At global summits, Biden wants to maintain America’s leadership role

WASHINGTON – President Joe Biden will aim to maintain America’s global leadership during his tenure forthcoming trip to Southeast Asia that will be overshadowed by a verdict on his presidency afterwards elections on Tuesday.

The foreign policy challenges that helped define Biden’s first two years in office – Russia’s invasion of Ukraine and the increasing influence of China -– will be fully exhibited at two peaks in the region. Biden is gearing up for a potential one-on-one meeting with a newly empowered Xi Jinping, who won a custom-shattering third term as leader of the Chinese Community Party last month.

Biden will also be confronted with global economic challenges Group of 20 peaks, an annual gathering of leaders from the world’s largest economies. He will also try to insure the nearly dozen countries that are part of the Community of Southeast Asian States that the United States is investing in the region while China is also increasing its influence.

The ASEAN Summit takes place in Phnom Penh, Cambodia. Bali, Indonesia is the site of the G-20 summit.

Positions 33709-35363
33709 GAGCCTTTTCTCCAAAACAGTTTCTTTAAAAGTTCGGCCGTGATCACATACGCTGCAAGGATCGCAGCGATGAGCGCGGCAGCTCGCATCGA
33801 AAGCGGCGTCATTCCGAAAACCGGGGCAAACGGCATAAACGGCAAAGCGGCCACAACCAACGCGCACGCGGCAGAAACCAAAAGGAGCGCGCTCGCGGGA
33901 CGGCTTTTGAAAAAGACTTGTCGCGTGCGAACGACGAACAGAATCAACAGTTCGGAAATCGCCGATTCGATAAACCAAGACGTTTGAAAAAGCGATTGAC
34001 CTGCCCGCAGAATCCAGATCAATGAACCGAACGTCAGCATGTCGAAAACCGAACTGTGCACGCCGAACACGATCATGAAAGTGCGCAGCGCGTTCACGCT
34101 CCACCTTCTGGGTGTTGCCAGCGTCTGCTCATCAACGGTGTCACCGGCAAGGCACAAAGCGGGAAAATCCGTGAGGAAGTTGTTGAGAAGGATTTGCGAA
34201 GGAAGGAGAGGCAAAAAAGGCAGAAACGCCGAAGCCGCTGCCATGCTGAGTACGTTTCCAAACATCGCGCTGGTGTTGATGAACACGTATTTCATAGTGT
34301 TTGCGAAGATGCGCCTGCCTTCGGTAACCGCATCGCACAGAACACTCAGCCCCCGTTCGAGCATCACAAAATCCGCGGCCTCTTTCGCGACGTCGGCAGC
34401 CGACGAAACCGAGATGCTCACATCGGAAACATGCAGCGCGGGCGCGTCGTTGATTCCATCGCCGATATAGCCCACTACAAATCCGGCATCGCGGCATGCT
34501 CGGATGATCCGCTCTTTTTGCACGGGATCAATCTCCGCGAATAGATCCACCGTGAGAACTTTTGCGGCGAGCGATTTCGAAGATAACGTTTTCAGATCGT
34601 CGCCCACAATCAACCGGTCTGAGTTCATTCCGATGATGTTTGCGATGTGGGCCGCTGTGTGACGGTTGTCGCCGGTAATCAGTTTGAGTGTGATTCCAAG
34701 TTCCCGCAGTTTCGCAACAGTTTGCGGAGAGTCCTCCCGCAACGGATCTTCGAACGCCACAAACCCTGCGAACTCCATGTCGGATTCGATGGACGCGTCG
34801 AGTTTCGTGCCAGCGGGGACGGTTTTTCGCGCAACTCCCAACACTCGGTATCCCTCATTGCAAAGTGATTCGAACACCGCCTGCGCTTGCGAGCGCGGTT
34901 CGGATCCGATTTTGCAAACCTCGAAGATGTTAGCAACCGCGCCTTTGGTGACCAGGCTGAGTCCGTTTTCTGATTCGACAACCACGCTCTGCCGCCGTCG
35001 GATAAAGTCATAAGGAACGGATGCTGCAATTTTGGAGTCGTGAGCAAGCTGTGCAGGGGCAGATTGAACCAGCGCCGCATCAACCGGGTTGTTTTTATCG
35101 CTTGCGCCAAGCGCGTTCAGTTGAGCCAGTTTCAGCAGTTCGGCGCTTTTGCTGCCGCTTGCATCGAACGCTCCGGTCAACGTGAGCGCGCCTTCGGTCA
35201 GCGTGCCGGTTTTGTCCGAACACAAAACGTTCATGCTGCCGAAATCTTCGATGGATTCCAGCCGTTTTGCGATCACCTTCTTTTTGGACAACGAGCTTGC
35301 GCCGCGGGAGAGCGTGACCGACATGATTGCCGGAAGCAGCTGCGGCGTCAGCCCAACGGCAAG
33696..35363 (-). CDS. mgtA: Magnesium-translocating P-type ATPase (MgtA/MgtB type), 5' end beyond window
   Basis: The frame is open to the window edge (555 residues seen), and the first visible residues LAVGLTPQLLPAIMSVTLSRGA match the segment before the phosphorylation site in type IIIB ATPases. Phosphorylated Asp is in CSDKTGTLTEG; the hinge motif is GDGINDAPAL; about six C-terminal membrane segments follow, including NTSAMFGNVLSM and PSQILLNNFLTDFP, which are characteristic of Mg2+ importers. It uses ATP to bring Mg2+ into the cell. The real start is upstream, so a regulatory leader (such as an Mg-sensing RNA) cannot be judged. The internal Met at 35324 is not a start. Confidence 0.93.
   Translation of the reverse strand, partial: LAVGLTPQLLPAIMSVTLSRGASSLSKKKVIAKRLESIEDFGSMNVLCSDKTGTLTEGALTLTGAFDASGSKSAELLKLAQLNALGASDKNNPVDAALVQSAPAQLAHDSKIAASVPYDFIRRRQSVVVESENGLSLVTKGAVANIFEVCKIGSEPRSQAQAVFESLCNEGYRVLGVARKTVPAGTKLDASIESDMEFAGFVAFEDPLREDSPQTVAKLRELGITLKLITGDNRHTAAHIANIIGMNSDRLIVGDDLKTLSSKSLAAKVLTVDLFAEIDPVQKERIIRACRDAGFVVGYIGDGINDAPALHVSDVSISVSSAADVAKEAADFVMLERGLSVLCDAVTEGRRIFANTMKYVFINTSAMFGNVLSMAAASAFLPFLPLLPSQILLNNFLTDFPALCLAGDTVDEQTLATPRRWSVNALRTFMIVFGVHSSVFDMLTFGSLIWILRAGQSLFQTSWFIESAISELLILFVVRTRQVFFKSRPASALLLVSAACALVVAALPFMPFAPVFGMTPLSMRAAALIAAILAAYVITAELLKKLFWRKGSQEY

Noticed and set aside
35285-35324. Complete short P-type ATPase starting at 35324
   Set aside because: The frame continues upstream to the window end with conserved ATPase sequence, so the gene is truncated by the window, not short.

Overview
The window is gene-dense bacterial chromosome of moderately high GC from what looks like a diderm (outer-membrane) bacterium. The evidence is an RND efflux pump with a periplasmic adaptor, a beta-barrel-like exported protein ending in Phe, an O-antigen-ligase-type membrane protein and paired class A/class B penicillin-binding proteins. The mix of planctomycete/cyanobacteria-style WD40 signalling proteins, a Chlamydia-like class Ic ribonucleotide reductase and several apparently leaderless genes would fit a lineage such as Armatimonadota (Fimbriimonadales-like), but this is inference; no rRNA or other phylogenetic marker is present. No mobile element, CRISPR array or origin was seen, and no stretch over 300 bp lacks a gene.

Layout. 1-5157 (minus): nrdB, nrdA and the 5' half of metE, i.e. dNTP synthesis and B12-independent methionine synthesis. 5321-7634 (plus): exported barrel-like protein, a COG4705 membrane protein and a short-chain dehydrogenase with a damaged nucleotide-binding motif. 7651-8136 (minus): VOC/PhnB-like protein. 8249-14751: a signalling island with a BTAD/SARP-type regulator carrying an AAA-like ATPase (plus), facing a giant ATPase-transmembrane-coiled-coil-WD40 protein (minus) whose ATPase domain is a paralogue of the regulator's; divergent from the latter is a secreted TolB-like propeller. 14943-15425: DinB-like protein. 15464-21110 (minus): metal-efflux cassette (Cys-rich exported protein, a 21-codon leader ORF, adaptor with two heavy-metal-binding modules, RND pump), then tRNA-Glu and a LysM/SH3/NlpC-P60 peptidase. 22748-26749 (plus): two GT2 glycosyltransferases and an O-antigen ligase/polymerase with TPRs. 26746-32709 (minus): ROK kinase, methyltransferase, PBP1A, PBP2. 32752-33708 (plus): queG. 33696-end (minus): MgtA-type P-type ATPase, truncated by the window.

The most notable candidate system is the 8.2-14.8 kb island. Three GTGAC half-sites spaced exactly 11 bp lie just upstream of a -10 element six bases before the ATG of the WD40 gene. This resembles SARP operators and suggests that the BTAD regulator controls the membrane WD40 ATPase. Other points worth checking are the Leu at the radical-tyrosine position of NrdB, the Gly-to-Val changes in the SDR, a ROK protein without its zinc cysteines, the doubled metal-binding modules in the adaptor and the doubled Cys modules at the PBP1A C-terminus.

Before that, Biden will stop in Sharm el-Sheikh, Egypt UN climate conference, known as COP27. not how last year’s conference In Glasgow, Scotland, at this year’s Assembly the President will be able to point to significant achievements at home with the signing of the law in August that will deliver the results largest investment in US history to combat climate change.

A look at the big issues that will dominate Bidens seven day trip. The first stop is in Egypt on Friday.


More than eight months after Russia invaded Ukraine, Biden faces new challenges in his efforts to isolate Moscow. Elevated energy and food prices, and concerns in Europe about supplies of these vital commodities heading into winter, are testing global resolve to help defend Ukraine and punish Russia’s aggression.

At the G-20 summit, Biden will have his first opportunity to meet with two key new partners in this effort: British Prime Minister Rishi Sunak and Italian Prime Minister Giorgia Meloni.

Sunak, who took office last month after Liz Truss’ disastrously short tenure, has pledged to continue his Conservative predecessors’ steadfast support for Ukraine. He and Biden will develop new strategies to strengthen Ukraine’s defenses in the long term.